In the text above, the placing of these fragments is indicated by superscript letters. Here they are printed with page and line references to the text above, and with variant readings giving the final versions, except for the fifth, which was totally rewritten. Cancellations and interlineations are not indicated.
Fragment 1. Pp. 21.17-22.3 (Yale)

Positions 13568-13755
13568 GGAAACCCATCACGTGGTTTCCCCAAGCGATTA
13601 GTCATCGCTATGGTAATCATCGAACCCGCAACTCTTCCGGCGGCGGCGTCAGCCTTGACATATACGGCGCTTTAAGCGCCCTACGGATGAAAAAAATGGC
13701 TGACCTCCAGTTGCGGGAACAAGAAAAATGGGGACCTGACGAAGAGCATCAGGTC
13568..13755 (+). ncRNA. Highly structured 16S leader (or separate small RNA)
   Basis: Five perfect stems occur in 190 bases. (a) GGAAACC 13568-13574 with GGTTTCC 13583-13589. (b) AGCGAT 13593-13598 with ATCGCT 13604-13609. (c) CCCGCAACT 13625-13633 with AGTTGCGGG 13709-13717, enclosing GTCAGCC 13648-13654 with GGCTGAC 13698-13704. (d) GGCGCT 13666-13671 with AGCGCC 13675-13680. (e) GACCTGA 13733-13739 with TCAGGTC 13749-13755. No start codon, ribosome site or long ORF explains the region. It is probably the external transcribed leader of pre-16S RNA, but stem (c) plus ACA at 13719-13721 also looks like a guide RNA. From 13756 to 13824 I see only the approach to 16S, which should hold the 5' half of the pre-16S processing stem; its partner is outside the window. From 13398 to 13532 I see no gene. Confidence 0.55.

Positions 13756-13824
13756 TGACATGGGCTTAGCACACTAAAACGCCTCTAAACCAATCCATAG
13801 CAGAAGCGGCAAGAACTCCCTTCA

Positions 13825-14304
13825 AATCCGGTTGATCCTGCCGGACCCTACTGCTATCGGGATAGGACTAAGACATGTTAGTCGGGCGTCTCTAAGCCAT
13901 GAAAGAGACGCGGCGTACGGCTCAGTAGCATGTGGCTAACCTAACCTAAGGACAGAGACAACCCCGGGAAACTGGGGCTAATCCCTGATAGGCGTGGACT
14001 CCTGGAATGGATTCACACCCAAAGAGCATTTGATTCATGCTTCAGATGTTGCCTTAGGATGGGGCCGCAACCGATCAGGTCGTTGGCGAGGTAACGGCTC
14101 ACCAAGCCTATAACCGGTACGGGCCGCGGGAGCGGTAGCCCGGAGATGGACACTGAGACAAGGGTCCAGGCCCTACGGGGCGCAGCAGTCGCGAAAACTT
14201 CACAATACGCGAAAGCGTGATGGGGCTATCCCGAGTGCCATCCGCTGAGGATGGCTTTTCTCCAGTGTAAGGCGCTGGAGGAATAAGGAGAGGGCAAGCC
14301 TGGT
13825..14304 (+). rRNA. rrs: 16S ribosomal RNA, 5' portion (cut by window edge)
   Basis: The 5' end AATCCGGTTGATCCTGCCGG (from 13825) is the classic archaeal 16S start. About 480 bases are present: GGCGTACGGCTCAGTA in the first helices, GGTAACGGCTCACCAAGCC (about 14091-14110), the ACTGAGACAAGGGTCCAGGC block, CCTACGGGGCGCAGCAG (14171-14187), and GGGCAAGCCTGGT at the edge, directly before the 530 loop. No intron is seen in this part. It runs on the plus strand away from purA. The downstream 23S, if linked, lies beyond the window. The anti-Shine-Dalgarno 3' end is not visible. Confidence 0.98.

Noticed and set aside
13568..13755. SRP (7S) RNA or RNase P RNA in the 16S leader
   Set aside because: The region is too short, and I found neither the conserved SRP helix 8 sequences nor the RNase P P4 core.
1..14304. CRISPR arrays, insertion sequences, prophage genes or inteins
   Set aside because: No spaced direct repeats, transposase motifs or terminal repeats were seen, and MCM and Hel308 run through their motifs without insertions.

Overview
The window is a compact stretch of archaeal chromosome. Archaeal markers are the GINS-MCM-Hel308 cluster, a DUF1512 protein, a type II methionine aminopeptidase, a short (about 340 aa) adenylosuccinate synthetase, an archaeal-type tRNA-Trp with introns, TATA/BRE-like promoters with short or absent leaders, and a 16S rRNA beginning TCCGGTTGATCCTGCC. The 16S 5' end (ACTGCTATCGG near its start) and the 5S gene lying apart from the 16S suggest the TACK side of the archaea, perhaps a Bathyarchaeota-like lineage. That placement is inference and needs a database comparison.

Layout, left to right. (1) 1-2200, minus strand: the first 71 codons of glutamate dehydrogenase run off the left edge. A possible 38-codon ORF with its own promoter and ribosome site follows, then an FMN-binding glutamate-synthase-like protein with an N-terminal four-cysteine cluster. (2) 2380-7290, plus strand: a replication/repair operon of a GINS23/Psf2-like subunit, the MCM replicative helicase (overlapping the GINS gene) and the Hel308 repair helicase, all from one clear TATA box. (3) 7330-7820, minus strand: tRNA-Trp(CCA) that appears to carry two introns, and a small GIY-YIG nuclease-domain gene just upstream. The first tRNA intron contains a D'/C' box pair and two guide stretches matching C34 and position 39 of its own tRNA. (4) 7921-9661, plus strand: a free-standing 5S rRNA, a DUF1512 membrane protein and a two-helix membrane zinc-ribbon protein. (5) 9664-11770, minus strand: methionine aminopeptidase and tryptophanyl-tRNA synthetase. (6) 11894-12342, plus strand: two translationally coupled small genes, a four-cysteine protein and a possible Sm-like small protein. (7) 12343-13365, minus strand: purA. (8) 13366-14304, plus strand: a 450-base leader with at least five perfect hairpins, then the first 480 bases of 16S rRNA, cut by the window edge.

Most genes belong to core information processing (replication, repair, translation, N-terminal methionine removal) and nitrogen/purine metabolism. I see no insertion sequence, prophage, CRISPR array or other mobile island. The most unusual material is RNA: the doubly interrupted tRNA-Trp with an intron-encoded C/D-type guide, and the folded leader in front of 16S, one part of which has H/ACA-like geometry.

bBut there isb abundant evidence that the relativity which che meant to affirm ofc our knowledge of attributes was not merely relativity to their substances but also relativity to us. dWhenever the occasion presents itself hed affirms of attributes as positively as of substances, that all our knowledge of them is relative to us. eHe asserts this in a passage already quoted.*e “In saying that a thing is known in itself I do not mean that this object is known in its absolute existence, that is, out of relation to us. This is impossible for our knowledge is only of the relative.” fSo that, by the relativity of our knowledge he means relativity to us. Again, when speaking expressly of attributes†—“byf the expression what they are in themselves, in reference to the primary qualities, & of relative notion in reference to the secondary, Reid cannot mean that the former are known to us absolutely & in themselves, that is, out of relation to our cognitive faculties; for he elsewhere admits that all our knowledge is grelative.” To the same effect:‡ “Weg can know, we can conceive, only what is relative, our knowledge of qualities or phenomena is necessarily relative; for these exist only as they exist in relation to our faculties.”§ The distinction, hthen, which he drawsh between our knowledge of substances & that of attributes, though authentically a part of his philosophy, is quite irrelevant here. iFor he unquestionably thinks, &i